• Do I think about drugs constantly, use them constantly, and skip activities I used to engage in because of drugs?
  • Have drugs caused me to black out, experience paranoia and depression, or other symptoms that are bad for me, but these symptoms didn’t stop me from using them again?

If you answered “yes” to any or all of these questions, you are showing some of the signs and symptoms of addiction. But don’t worry—you have options available to you. Many treatment possibilities exist that you can try, plus there are many support systems available to help you succeed.

Why Should You Stop Using Drugs?

In addition to improving your life and the lives of your loved ones, there are many other reasons why it’s a good idea to quit. Drug abuse:7,8

  • Costs the United States more than $740 billion per year from lost productivity, health care costs, and legal costs.
  • Can cause health problems and addiction.
  • Can lead to death from overdose or other drug-related complications.
  • Has a negative impact on families.
  • Can lead to crime and homelessness.
  • Can spread infectious diseases.
  • Can cause health problems in unborn children of pregnant drug users.

Treating your substance use disorder can help improve your own life and the lives of those around you. While drugs or alcohol might help you mask the pain or emotional symptoms, there are many benefits of overcoming an addiction, such as:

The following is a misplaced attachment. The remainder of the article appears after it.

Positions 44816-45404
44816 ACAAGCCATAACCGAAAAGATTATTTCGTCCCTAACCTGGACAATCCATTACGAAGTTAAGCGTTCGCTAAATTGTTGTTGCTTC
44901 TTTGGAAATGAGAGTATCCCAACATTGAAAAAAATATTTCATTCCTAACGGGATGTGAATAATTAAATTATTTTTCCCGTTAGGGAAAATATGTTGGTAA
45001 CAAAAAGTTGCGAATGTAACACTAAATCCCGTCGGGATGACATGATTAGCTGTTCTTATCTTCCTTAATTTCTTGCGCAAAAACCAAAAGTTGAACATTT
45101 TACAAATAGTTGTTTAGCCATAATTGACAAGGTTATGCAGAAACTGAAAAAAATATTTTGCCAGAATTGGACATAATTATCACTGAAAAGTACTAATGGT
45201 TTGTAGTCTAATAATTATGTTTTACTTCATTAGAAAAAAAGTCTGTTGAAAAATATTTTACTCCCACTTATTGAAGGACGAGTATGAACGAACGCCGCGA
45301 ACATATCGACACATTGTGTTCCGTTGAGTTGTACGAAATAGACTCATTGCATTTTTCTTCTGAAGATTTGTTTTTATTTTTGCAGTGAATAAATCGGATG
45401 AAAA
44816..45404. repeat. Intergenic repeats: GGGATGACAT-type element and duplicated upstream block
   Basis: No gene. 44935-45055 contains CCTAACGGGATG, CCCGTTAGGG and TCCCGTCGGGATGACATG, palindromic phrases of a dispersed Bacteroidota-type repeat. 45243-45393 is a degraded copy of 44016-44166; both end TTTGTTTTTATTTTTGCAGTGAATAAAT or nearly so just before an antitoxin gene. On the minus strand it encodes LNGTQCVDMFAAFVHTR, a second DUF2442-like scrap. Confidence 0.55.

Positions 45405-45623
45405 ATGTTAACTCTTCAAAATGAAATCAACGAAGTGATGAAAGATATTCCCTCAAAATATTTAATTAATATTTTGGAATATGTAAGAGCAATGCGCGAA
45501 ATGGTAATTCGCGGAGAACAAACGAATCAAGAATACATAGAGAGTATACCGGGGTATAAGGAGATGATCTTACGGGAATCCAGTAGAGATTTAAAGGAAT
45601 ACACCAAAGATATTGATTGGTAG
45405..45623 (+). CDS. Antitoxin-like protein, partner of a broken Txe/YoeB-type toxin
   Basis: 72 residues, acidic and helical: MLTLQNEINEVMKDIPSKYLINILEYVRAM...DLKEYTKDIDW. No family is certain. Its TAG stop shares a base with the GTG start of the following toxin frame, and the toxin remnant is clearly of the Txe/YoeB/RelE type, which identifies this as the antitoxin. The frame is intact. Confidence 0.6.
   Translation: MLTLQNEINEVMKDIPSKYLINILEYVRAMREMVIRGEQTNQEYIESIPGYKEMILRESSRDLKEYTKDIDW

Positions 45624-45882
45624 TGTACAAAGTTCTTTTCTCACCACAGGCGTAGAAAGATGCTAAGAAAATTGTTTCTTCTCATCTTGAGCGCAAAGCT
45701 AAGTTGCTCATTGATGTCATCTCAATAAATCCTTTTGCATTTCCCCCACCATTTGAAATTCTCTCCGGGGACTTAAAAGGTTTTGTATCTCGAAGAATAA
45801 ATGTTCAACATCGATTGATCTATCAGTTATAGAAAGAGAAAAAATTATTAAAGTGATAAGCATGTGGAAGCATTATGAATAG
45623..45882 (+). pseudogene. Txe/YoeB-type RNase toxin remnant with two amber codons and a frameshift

• Your mental and physical health and well-being could improve.
  • You could develop better relationships with friends, family, and coworkers.
  • You’d be able to spend more time on activities you used to enjoy, or new activities.
  • You could find a new way to contribute to society, such as through volunteering or a job.
  • You could discover new healthier ways to deal with mental and physical symptoms, such as yoga, counseling, exercise, and more.
  • You could find other people who are going through similar experiences and try to help each other through it.Also, quitting can help improve your own life and the lives of those around you. While drugs or alcohol might help you deal with pain or emotional symptoms, there are many benefits of overcoming an addiction, such as:

Drug Rehab for Veterans

If you’re a veteran and you’re ready to find help for your addiction, or if you’re here looking for help for a loved one, there are many options available to you. You no longer have to go through this alone.

The U.S. Department of Veterans Affairs (VA) is one of the best places for treatment as a veteran. It offers VA Substance Use Disorder (SUD) Treatment Programs that are located around the country. The VA offers specialized help for veterans because they know your unique needs, including the fact that PTSD can be a factor in substance use disorders. The VA offers various treatment methods for drug and alcohol abuse that, depending on your individual case, can include:9

  • Medications
  • Individual therapy
  • Group therapy
  • Couples counseling
  • Help making lifestyle changes

The non-profit organization Veterans Healing Initiative (VHI) can also assist you with getting the help you need. The VHI helps pay for treatment and offers a 24-hour hotline. They also work to spread awareness of the specific needs of veterans. This program is especially beneficial for veterans without VA benefits and those who are uninsured or underinsured.